Muzna Dureid is a Syrian refugee who arrived in Montraél in November 2016 she's deeply involved in human rights issues and has the first-hand experience in dealing with refugees and women’s crisis. she working as a liaison officer with The White Helmets (the winner of alternative Nobel prize for peace in 2016. She is the founder and coordinator of Women Refugees, not Captives, a campaign that aims to end the practice of forced child marriages in Syrian refugee camps. Dureid is a laureate of the Sister to Sister mentorship program offered by the Nobel Women’s Initiative. She is also part of the Women Deliver Young Leaders group of 2018- 2019 in Canada. In her short time in Canada, she has already proved herself a community leader. She was nominated as a member of the Groupe de Trente leaders of Montreal by the Ministry of Immigration, Diversity, and Inclusion. She was also invited to participate in the consultations of Canada’s National Action Plan on Women, Peace, and Security 2017-2022. she's a co-founder and board member of Syrian women's political movement.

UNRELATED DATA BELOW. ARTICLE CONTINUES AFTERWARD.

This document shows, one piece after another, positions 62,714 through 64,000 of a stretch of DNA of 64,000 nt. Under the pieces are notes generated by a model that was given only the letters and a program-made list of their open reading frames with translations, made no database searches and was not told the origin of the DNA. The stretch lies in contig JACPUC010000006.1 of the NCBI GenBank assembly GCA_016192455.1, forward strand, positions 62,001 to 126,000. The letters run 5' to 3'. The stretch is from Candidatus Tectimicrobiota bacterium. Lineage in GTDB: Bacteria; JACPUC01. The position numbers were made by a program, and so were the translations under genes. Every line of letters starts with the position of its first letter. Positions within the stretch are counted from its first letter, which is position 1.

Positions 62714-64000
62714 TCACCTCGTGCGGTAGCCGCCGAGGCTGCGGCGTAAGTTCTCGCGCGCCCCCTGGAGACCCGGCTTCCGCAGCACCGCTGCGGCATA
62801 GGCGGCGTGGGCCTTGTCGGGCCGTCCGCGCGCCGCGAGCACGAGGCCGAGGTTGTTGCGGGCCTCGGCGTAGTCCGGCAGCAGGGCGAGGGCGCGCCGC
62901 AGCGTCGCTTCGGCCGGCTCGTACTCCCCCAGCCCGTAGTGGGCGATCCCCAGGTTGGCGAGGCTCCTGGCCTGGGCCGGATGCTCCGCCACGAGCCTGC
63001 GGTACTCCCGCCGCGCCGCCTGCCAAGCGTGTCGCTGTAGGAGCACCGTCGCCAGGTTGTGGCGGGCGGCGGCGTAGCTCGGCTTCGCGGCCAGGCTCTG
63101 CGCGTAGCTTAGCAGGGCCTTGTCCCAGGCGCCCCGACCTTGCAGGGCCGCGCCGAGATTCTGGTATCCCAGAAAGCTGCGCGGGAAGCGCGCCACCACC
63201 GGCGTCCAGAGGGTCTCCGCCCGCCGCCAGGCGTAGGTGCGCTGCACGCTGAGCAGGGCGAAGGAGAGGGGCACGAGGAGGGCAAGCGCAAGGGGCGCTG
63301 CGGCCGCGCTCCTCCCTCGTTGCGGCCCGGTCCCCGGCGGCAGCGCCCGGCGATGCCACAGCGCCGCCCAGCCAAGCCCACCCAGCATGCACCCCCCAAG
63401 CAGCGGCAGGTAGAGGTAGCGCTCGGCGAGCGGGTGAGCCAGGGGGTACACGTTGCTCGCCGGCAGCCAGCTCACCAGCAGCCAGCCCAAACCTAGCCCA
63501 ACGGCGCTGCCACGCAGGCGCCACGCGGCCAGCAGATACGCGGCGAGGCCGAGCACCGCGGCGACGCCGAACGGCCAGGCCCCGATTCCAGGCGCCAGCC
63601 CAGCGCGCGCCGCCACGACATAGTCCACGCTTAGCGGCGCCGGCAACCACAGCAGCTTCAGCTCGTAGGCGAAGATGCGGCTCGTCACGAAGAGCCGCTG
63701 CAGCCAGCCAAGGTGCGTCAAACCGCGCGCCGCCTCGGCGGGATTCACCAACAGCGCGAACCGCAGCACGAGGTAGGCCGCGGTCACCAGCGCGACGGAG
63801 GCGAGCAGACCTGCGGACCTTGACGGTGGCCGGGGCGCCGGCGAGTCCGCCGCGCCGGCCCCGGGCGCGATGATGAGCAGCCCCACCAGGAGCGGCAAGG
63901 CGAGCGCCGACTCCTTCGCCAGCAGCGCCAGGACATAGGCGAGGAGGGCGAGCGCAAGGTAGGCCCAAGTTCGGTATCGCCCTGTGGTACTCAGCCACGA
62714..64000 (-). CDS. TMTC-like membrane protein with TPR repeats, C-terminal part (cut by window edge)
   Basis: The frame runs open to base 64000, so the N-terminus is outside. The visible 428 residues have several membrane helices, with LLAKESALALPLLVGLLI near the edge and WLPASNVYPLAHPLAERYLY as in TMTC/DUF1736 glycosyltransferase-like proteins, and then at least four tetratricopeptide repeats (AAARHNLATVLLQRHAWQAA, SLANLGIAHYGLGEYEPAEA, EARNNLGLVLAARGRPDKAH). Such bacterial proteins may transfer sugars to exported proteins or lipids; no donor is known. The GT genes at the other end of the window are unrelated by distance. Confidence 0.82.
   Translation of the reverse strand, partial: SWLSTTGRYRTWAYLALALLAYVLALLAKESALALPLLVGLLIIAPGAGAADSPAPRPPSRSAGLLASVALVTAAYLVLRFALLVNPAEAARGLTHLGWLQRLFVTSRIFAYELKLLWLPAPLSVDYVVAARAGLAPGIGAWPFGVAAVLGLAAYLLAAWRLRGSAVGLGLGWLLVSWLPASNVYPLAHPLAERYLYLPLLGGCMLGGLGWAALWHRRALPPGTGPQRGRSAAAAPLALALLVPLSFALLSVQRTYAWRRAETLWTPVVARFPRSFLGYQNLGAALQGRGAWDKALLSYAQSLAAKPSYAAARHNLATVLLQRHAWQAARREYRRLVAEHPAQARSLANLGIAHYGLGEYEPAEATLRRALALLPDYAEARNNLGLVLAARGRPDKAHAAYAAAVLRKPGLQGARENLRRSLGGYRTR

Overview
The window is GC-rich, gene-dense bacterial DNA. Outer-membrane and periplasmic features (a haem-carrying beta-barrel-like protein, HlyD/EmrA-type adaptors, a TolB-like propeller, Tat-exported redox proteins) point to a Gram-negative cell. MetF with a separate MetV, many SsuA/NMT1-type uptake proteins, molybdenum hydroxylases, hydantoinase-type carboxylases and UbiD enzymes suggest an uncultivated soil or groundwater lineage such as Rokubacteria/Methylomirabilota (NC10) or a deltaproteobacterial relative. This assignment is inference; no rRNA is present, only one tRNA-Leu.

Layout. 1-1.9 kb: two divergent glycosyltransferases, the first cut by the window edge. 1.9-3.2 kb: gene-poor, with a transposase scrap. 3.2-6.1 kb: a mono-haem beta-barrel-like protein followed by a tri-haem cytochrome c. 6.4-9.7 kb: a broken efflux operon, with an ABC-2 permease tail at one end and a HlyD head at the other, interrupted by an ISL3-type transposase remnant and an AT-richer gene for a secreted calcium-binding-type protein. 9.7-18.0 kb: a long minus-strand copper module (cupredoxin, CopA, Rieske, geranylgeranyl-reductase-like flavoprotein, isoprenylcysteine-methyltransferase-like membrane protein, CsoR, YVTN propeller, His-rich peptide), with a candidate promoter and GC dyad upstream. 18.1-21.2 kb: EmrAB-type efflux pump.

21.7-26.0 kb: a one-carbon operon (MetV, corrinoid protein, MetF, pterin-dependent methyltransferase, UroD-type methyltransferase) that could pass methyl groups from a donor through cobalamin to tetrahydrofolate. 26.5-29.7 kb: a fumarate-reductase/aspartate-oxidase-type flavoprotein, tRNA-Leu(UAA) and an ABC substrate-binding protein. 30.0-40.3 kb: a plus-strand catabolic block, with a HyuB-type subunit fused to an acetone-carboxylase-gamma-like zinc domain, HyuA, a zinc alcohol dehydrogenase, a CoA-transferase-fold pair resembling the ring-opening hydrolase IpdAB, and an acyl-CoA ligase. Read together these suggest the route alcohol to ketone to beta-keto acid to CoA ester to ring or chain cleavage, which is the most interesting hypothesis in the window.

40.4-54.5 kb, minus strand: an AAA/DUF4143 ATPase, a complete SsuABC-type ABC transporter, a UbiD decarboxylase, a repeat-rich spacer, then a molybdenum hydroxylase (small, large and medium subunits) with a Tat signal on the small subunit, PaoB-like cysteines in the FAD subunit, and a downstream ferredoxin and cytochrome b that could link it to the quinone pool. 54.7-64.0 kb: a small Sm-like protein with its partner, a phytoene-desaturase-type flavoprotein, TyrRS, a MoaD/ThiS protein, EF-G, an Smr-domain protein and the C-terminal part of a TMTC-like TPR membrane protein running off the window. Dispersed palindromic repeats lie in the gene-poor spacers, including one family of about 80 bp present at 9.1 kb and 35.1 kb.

Dureid is the founder of Indigenous – Refugees movement is a safe-space for women and series workshops for Youth on lessons learned between both groups which aim to build stronger bonds in Canada by learning the truth and resilience. She is a winner of Canadian Excellence in Women and Children’s Health award for the young category of 2019. Muzna was nominated to the finalist list of 25 top Canadian immigrants in Canada just after one Year. Dureid has experience from her work with the White helmets and Folkekirkens Nødhjælp -DCA on supporting various projects with a focus on protection programs which included Mines risk education and Sexual and Gender-based Violence (SGBV). She's a member of the advisory committee on seven-years research called 'Local Engagement Refugee Research Network (LEARN)project ' in (Lebanon, Turkey, Tanzania, and Kenya) about the role of civil society in promoting protection and solution for refugees and the implementation of the Global compact for refugees by Carleton University in Canada.